If Donald Trump suffers a landslide loss to Joe Biden in 2020, it is highly likely he would nonetheless receive at least 40% of the vote.
The perception that a widespread rejection of Trump would mean support substantially lower than that is a myth.
Modern landslides in America show that presidential candidates who get destroyed electorally still enjoy relatively widespread popular support.
In 1984, Ronald Reagan won a lopsided 525 electoral votes. Reagan won every state except Washington, D.C. and Minnesota. And yet, his opponent Walter Mondale received 40.6% of the vote.
The 1964 election is often cited as a pivotal electoral moment in American history, but while Lyndon Johnson absolutely destroyed Barry Goldwater 486-52 in the electoral college, Goldwater received 38.5% of the vote.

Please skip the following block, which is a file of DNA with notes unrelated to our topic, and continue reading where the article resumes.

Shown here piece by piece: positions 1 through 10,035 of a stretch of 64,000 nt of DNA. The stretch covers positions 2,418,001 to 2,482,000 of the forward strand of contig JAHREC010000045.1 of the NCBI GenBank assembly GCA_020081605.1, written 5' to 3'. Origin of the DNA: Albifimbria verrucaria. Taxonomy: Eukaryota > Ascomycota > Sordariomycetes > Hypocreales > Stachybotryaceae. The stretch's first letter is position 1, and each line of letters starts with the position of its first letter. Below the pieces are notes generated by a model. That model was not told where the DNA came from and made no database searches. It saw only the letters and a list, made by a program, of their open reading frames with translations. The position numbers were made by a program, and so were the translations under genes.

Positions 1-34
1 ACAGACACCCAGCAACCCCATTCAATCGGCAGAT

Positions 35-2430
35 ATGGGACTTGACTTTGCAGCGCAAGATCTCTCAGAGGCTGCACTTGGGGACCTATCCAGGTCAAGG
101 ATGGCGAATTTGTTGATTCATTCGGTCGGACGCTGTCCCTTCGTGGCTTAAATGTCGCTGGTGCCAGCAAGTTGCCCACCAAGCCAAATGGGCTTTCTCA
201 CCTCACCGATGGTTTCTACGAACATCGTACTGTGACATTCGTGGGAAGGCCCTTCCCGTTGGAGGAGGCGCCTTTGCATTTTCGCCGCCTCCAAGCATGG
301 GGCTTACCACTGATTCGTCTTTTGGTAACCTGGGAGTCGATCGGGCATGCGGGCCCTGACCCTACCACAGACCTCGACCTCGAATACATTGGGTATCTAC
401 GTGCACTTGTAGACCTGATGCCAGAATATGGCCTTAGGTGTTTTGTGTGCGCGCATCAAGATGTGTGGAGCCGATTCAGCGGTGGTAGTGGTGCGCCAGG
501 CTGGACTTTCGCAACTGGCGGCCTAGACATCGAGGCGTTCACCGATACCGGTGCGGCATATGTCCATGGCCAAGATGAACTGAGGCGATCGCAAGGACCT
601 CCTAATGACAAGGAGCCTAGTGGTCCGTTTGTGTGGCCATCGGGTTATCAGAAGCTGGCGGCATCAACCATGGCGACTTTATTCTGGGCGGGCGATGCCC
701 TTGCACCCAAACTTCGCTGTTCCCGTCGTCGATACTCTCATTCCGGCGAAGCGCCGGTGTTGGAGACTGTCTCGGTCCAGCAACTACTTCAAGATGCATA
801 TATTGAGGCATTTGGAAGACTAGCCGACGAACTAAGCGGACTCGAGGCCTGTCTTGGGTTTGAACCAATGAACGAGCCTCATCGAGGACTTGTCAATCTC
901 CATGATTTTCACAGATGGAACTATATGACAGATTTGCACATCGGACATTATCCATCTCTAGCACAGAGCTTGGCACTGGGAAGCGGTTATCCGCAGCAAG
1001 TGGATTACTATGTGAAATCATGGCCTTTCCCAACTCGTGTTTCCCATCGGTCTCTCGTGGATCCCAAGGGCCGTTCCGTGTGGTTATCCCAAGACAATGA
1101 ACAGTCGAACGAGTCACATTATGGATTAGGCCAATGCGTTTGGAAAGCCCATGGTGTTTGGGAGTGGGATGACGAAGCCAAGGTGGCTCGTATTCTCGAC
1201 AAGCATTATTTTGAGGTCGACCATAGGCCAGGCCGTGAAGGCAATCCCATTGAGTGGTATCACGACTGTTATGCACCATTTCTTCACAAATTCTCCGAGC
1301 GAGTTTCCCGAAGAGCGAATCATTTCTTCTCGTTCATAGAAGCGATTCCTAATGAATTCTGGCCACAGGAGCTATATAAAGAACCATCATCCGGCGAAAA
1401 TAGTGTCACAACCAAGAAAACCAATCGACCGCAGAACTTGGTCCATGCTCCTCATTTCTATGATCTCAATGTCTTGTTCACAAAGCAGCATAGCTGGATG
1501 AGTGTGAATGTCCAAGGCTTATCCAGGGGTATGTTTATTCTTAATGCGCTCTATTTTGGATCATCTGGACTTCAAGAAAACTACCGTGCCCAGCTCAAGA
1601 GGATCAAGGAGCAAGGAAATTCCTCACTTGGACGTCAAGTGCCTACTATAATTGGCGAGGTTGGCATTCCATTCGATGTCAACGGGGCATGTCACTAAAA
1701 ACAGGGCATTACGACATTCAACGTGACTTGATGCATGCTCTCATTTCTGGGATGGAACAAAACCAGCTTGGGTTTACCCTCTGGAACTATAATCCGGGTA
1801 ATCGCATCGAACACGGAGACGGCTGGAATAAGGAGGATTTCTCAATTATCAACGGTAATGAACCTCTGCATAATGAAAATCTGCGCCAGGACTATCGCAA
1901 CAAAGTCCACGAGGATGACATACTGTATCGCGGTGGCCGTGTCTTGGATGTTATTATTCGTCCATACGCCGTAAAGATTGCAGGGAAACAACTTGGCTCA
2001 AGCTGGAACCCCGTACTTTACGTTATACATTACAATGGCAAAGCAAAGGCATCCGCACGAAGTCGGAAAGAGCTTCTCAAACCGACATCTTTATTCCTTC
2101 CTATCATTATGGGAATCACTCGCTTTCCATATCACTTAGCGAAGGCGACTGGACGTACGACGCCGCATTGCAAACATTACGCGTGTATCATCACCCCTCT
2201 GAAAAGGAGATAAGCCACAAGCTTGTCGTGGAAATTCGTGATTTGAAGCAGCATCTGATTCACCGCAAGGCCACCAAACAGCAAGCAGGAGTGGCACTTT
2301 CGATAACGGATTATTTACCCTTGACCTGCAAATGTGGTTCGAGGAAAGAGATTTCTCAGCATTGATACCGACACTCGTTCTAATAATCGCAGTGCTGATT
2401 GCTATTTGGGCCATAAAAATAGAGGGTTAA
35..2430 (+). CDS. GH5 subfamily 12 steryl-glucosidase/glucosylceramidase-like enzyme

And despite Trump’s sustained unpopularity and his standing behind Joe Biden in the polls, he is likely to put on a much stronger performance than Goldwater and Mondale.
Even if you go back to the completely lopsided election of 1936, where Franklin Roosevelt beat Alf Landon 523-8 in the electoral college and cruised to an easy reelection during the Great Depression, Landon still managed to pull in 36.5%.
Recent elections also point toward something resembling a 40% “floor” for the loser.
Mitt Romney got 47.2% in 2012. John McCain got 45.7% in 2008. In 2004, John Kerry received 48.3% of the votes in his loss to George W. Bush.
A landslide can happen. But a realistic look at history shows that even in utterly decisive contests, losers have the backing of millions of Americans.
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